United States of America, Plaintiff-appellee, v. Ernest C. Aldridge, Defendant-appellant, 995 F.2d 233 (9th Cir. 1993)

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U.S. Court of Appeals for the Ninth Circuit - 995 F.2d 233 (9th Cir. 1993) Submitted May 25, 1993. *Decided June 8, 1993

Before: HUG, WIGGINS and THOMPSON, Circuit Judges.


Ernest C. Aldridge appeals pro se his conviction of criminal contempt for failure to appear as ordered at two hearings, in violation of 18 U.S.C. § 401(3). Construing Aldridge's appellate briefs liberally, he raises several challenges to his conviction, none of which has any merit. We therefore affirm.

First, Aldridge contends that the district court violated his right to due process by trying the charges against him summarily without a jury. We conclude that the district court's procedures were fair and lawful and trial by jury was not required.

Although the district court stated that it was proceeding against Aldridge under Federal Rule of Criminal Procedure 42(a), which provides for summary punishment of criminal contempt, the court actually provided Aldridge with the full process required by Rule 42(b). Aldridge was personally served on August 19, 1991 and November 4, 1991 with orders to show cause, but failed to appear at the scheduled hearings on September 5, 1991 and November 26, 1991. In addition, Aldridge was served with an October 21, 1991 district court order which fully explained the facts constituting the criminal contempt charged, as well as the nature and purpose of contempt proceedings. Finally, the district court afforded Aldridge the opportunity to present his defense to the two contempt charges at his May 19, 1992 bench trial.

The district court's October 21, 1991 order specified that if, after a hearing, the court found Aldridge to be in criminal contempt it would impose on him a sentence not to exceed six months in prison or a fine of $500. At trial, the district judge stated that the maximum sentence on each contempt charge would not exceed two months imprisonment. Ultimately, the district court sentenced Aldridge to two years probation with conditions.

The Supreme Court has held that a person may be tried without a jury for criminal contempt offenses for which the penalty actually imposed does not exceed six months imprisonment, or for which a longer penalty has not been expressly authorized by statute. Taylor v. Hayes, 418 U.S. 488, 495 (1974). The Court has based this conclusion on the proposition that "criminal contempt is not a crime of the sort that requires the right to jury trial regardless of the penalty involved." Id., quoting Bloom v. Illinois, 391 U.S. 194, 211 (1968). Because 18 U.S.C. § 401(3), under which Aldridge was charged, does not specify a maximum penalty, Aldridge had no right to a jury trial, as the district court neither sentenced him to more than six months' imprisonment nor fined him more than $500. See United States v. Rylander, 714 F.2d 996, 1006 (9th Cir. 1983), cert. denied, 467 U.S. 1209 (1984).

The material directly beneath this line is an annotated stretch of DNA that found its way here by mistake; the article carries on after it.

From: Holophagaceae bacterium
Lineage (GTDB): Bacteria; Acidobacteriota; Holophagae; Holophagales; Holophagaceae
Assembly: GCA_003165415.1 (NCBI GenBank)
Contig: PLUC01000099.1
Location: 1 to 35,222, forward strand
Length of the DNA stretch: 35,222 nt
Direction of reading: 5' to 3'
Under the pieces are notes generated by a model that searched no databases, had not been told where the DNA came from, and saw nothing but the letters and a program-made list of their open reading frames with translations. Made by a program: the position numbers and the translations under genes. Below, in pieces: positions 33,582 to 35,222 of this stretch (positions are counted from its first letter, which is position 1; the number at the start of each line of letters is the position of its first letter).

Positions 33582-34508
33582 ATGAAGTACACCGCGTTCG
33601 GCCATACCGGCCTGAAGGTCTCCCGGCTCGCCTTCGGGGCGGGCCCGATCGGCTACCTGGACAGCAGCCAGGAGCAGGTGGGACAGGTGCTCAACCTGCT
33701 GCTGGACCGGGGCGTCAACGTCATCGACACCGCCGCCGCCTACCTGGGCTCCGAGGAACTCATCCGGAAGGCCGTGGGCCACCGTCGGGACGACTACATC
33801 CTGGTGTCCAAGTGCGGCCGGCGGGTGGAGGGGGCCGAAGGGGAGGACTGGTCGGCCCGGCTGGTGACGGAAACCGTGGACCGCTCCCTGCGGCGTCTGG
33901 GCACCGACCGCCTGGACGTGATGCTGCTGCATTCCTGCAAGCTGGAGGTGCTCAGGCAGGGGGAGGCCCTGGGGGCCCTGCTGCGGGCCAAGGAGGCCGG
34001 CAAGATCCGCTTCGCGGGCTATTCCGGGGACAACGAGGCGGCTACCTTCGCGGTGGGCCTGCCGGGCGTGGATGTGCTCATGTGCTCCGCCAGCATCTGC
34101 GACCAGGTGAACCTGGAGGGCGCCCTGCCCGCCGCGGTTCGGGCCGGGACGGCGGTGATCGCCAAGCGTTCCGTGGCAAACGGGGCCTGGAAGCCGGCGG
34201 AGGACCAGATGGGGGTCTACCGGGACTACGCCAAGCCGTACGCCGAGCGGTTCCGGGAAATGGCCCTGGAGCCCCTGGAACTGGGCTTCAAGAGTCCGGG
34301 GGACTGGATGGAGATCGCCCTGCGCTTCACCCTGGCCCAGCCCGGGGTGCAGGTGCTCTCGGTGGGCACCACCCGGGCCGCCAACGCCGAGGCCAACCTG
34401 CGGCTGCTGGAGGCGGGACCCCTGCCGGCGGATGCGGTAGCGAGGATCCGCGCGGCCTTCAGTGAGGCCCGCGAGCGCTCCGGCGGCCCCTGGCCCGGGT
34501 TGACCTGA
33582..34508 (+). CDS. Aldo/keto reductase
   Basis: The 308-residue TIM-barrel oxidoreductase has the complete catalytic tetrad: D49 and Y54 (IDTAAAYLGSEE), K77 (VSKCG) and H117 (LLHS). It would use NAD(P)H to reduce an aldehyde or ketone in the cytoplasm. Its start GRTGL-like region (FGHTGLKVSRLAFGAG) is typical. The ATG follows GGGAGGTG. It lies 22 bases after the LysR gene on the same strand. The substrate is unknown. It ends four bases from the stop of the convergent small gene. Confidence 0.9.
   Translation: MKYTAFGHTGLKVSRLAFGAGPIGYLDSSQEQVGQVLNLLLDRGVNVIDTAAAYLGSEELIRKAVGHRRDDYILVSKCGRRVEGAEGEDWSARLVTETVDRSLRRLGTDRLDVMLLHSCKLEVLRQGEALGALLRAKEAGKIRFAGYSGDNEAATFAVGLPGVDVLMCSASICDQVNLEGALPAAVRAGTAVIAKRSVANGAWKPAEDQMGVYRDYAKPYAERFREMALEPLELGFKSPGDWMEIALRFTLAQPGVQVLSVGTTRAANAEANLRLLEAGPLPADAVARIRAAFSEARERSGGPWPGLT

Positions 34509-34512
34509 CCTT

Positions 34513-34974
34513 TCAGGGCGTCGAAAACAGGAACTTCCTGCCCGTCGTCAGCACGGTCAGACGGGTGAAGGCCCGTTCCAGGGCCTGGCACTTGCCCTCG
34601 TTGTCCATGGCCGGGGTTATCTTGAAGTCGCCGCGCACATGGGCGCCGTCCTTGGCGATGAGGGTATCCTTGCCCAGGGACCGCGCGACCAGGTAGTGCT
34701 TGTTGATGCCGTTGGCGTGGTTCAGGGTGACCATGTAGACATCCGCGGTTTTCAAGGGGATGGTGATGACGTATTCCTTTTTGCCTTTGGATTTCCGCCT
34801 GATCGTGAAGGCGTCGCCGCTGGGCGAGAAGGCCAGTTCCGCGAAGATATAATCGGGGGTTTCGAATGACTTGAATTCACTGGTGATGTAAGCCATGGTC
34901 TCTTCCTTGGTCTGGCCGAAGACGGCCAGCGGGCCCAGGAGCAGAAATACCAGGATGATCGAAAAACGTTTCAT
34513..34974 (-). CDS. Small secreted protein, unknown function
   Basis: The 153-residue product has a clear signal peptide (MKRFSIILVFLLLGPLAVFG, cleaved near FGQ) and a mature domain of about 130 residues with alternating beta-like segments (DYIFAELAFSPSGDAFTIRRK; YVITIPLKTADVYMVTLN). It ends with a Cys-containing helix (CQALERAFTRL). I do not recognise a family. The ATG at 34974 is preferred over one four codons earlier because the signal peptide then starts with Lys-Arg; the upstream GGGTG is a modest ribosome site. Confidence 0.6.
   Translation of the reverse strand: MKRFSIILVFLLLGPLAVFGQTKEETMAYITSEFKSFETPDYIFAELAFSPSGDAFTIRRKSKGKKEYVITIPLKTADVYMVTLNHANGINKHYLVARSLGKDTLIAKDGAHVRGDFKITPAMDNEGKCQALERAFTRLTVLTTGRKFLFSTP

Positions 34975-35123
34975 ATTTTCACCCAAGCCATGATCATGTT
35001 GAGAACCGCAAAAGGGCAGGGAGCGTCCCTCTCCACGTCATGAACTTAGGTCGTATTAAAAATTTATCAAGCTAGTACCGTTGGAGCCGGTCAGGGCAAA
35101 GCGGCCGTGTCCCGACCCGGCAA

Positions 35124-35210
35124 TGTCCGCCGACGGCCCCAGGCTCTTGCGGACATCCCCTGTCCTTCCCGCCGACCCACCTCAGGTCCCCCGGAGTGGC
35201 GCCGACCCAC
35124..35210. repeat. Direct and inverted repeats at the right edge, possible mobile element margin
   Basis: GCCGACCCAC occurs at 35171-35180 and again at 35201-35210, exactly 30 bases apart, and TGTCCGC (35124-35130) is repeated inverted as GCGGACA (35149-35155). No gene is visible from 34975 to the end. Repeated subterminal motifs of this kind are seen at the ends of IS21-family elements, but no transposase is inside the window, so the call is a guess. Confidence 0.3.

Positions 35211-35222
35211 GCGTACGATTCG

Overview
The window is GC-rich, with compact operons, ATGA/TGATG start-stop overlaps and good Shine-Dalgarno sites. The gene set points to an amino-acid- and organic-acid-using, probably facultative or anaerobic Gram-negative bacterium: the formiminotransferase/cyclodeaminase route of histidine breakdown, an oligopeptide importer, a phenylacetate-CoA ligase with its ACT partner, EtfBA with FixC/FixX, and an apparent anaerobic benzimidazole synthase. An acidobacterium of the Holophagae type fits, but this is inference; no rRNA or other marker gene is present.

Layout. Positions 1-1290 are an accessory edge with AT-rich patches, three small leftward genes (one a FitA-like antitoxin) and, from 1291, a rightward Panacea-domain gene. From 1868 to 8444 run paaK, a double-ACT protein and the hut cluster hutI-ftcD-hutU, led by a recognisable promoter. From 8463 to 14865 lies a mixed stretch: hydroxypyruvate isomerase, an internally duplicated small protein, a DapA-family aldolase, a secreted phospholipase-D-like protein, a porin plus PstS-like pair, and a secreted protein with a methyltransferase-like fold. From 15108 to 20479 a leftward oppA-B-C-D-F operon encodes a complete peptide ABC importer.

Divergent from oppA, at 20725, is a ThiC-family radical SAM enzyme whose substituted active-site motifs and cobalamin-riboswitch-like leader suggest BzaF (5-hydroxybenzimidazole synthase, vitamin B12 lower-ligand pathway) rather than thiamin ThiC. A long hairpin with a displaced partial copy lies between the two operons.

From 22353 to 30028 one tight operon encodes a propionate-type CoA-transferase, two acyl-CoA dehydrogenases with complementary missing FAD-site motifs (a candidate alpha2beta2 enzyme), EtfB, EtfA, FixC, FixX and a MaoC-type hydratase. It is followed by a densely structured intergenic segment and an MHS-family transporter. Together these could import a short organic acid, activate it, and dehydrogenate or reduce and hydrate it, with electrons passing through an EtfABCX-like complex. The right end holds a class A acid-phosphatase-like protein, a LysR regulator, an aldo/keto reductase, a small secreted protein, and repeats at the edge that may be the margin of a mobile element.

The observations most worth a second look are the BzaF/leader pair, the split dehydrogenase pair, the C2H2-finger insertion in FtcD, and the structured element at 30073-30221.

Second, Aldridge appears to argue that he was never informed that he was charged with an offense against the laws of the United States. A review of the record in this case reveals that this claim is patently false. Aldridge was personally served with notices of each order to appear and produce documents and--after the magistrate judge's certification of facts constituting the initial contempt--with an order of the district court explaining the consequences of failure to appear and the nature of criminal contempt charges and proceedings. Aldridge also appears to contend that the charging document did not sufficiently state the criminal contempt offense. Aldridge waived this latter argument by not raising it as an issue in the district court, and we will therefore not consider it on appeal. See United States v. Smith, 905 F.2d 1296, 1302 (9th Cir. 1990); Federal Rule of Criminal Procedure 12(b).

Finally, Aldridge seems to contest the district court's jurisdiction. The district court clearly had jurisdiction of the criminal contempt charges under 18 U.S.C. § 401(3). To the extent Aldridge actually means to challenge the district court's jurisdiction over matters concerning the civil action related to this case, such a challenge is not properly before the court in this appeal, which concerns only Aldridge's conviction of criminal contempt.



This panel unanimously agrees that this case is appropriate for submission without oral argument. Fed. R. App. P. 34(a); 9th Cir.R. 34-4. Accordingly, appellant's request for oral argument is denied


This disposition is not appropriate for publication and may not be cited to or by the courts of this circuit except as provided by 9th Cir.R. 36-3